Future of the Labour Party

As outsiders we look on curiously as the factions in the Labour Party argue about why they lost the election and about whether their chances would be better next time if they got nearer to the Tories or further away, or if they dropped their programme altogether. Unlike other outsiders who are butting in with advice we have no guidance to offer to the Labour Party. Our stand is a simple one. We seek Socialism and have always been convinced that the Labour Party could never be anything but an obstacle in our path: all we wish to see is the disappearance of the Labour parties of the world and their replacement by Socialist parties. But those who have not yet come to see things us Socialists do can usefully note the difficulties in which its own policies have involved the Labour Party.


Douglas Jay, the Labour M.P., who started the row. held various posts in the Labour Government. 1945-1951, and retained his seat at Battersea North in the recent election, though with a reduced majority. Writing in Forward (October 16th, 1959) under the title “ Are We Downhearted? Yes!” he admitted that since 1945 there has been “a persistent drift away from Labour towards the Tories.” and offered as a provisional answer, the following:


1 -THE BETTER off wage earners and numerous salary earners arc tending to regard the Labour Party as associated with a class to which they themselves don’t belong. Few of them—least of all the women—feel themselves to be members of a “working class.” We are in danger of fighting under the label of a class which no longer exists.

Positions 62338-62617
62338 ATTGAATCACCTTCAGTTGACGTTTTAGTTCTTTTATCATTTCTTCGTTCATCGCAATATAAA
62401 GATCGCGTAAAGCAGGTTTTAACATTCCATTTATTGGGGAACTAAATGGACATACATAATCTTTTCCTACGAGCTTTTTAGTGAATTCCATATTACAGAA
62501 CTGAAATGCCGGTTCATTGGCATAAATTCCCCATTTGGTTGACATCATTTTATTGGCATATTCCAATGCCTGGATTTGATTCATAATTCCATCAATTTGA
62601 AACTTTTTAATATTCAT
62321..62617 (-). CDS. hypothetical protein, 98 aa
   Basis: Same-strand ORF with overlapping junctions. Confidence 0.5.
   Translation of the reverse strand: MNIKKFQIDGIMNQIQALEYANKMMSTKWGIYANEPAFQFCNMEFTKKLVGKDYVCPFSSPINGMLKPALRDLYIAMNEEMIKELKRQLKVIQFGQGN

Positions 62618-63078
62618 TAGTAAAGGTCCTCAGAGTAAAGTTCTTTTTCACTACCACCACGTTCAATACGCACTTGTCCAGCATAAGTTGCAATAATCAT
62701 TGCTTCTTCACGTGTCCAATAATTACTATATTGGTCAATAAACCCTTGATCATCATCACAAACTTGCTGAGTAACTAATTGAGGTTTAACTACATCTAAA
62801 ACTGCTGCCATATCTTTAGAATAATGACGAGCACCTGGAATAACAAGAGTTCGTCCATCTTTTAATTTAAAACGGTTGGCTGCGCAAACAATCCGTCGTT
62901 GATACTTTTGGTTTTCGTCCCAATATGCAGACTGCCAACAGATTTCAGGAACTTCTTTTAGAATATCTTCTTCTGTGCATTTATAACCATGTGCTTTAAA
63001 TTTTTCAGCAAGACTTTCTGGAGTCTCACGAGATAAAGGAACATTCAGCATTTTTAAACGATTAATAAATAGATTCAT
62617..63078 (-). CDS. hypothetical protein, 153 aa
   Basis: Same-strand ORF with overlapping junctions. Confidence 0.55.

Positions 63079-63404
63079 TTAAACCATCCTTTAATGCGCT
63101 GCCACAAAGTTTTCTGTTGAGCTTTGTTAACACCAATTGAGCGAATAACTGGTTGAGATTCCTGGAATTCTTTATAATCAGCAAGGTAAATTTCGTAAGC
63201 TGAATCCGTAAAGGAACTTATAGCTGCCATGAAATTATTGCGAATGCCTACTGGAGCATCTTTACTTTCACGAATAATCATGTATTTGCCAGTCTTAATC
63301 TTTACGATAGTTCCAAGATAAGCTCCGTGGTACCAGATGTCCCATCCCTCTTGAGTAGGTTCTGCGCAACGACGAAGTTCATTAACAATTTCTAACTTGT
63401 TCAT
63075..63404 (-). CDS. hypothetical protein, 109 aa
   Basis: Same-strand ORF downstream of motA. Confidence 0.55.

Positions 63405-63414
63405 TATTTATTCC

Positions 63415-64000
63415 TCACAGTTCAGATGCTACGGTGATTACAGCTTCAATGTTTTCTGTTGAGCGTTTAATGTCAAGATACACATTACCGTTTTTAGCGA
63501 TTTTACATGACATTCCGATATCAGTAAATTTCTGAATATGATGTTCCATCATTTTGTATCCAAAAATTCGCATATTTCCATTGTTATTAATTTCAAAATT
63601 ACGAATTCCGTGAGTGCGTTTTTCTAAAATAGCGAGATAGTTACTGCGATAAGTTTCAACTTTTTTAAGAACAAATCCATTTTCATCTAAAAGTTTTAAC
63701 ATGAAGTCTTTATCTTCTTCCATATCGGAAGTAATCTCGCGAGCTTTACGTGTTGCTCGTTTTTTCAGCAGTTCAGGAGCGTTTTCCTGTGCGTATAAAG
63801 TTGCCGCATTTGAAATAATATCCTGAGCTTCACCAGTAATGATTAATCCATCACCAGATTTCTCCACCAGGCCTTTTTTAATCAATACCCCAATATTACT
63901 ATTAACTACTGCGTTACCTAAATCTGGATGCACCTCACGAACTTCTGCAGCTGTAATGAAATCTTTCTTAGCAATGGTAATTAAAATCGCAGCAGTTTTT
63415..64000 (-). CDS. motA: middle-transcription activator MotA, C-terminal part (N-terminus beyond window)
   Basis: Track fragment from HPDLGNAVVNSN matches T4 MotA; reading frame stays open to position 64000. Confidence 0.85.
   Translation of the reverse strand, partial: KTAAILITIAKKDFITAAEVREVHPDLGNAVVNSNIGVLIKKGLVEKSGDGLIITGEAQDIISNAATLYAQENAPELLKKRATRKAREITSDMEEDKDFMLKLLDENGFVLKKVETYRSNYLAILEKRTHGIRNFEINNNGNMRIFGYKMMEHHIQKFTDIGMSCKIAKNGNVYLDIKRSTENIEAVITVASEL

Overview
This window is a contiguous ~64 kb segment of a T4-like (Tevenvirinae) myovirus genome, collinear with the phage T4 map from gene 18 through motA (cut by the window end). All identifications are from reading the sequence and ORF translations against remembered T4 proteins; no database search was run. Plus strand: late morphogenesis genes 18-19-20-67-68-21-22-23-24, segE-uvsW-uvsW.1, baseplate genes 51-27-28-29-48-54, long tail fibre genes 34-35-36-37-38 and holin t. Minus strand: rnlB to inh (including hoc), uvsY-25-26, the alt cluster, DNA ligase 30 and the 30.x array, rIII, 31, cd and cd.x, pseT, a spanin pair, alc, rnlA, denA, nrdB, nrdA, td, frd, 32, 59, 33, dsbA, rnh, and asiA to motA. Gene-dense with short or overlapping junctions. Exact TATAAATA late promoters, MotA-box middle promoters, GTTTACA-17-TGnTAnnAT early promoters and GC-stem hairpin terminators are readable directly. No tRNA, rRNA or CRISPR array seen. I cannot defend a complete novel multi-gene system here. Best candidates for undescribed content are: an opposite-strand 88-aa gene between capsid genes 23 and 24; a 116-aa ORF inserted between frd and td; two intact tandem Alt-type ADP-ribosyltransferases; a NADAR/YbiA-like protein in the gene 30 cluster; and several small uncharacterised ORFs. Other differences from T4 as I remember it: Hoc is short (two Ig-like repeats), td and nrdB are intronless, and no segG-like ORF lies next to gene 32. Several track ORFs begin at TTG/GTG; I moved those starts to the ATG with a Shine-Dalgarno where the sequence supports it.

If you doubt this, ask anyone who canvassed intensively in the last four weeks, particularly in the new housing estates. We must have a wider cross sectional appeal. What the public wants is a vigorous radical reforming open-minded party.
2- THE WORD “nationalisation” has become damaging to the Labour Party. This is a fact; and it is no use denying it. even if you deplore it. We have allowed the word which properly applies only to public monopoly, to be associated with social ownership as a whole. The myth that we intended to “nationalise” anything and everything was very powerful in this Election—any canvasser will agree. We must destroy this myth decisively; otherwise we may never win again.
3—Favourable economic circumstances for the Tories meant more, in terms of votes than any moral argument or propaganda vigour could counteract. True, the old people, the unemployed and badly housed, were suffering badly.


Opponents of Jay attacked him for suggesting that the Labour Party should water down its programme on Nationalisation. So far Mr. Gaitskell has not committed himself publicly in the controversy, but there is little doubt where he stood a few years ago at the time that he wrote the Fabian Tract Socialism and Nationalisation (July. 1956).


In that pamphlet he contended that nationalisation should be regarded as a means to achieving a better social system and not as an end in itself; though he frankly admitted that in the Labour Party it had often been treated as an end in itself, and indeed as “more or less identical with Socialism” (page 5). This, he said, was because many members of the Labour Party considered that nationalisation was the only way to get what they were driving at and that it could not fail to produce the desired ends. He now thinks that nationalisation is not by any means “the only way.”